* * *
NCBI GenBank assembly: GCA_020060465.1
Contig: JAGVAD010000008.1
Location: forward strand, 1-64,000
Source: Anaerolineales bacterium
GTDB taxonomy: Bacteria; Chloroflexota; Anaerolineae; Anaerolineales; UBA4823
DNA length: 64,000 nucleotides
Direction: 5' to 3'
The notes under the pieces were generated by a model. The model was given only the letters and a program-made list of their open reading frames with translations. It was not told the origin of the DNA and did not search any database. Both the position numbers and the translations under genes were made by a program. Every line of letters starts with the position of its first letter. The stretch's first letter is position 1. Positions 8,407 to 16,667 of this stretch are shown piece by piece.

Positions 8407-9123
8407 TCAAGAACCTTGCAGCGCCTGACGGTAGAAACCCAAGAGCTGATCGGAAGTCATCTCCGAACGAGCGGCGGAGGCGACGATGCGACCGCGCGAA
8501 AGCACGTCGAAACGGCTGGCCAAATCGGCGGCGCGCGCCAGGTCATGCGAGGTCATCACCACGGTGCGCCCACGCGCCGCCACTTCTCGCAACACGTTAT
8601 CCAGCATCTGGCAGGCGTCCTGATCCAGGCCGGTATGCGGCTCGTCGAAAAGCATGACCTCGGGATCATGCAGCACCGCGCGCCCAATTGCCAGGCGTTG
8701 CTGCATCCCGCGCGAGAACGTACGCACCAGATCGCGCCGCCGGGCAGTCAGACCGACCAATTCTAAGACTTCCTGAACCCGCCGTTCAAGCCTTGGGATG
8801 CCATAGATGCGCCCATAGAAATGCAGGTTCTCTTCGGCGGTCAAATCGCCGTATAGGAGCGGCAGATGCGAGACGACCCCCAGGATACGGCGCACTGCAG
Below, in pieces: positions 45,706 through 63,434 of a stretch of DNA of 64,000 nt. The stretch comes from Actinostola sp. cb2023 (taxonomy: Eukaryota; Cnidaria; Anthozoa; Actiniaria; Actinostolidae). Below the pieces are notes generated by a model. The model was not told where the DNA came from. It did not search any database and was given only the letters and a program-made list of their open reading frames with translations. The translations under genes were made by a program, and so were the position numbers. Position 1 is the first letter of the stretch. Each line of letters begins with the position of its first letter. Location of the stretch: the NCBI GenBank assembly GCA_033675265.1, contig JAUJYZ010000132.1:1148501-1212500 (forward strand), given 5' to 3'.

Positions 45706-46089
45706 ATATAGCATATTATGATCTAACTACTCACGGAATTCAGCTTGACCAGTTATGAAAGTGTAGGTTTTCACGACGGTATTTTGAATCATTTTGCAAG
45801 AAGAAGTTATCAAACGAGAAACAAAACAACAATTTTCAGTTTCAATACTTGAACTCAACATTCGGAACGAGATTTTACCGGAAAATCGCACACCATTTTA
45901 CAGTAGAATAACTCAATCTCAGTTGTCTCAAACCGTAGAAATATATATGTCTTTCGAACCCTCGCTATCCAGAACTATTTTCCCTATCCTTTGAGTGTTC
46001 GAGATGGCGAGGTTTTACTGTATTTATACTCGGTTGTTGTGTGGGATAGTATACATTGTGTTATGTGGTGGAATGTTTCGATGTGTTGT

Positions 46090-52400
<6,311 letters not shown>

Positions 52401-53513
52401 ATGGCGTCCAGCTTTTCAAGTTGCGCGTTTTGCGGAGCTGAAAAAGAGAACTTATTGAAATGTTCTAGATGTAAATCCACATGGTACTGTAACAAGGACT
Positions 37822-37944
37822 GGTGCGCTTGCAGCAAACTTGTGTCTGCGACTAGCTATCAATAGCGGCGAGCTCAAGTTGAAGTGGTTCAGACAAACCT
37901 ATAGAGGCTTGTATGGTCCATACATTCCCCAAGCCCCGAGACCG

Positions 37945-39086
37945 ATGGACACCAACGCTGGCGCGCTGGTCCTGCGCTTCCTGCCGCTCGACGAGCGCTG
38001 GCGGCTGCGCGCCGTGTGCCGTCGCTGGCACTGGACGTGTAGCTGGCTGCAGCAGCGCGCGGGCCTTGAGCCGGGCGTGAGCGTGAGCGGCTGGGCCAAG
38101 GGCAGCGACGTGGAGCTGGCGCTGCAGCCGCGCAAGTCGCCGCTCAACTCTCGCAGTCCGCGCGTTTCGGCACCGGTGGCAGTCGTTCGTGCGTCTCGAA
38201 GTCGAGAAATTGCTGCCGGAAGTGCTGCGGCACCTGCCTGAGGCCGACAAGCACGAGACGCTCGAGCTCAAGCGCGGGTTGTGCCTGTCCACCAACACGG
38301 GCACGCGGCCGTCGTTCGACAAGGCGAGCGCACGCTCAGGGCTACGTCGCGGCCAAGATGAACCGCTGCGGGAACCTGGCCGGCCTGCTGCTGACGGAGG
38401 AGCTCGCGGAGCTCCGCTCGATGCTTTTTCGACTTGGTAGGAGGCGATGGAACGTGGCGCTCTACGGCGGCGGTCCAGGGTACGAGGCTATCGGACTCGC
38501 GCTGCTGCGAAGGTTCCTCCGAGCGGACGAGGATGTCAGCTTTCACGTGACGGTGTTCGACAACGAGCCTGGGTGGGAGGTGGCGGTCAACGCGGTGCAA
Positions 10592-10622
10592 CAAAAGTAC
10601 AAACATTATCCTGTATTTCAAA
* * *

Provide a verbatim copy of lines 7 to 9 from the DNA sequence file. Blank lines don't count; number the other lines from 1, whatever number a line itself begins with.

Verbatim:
Direction: 5' to 3'
The notes under the pieces were generated by a model. The model was given only the letters and a program-made list of their open reading frames with translations. It was not told the origin of the DNA and did not search any database. Both the position numbers and the translations under genes were made by a program. Every line of letters starts with the position of its first letter. The stretch's first letter is position 1. Positions 8,407 to 16,667 of this stretch are shown piece by piece.

Positions 8407-9123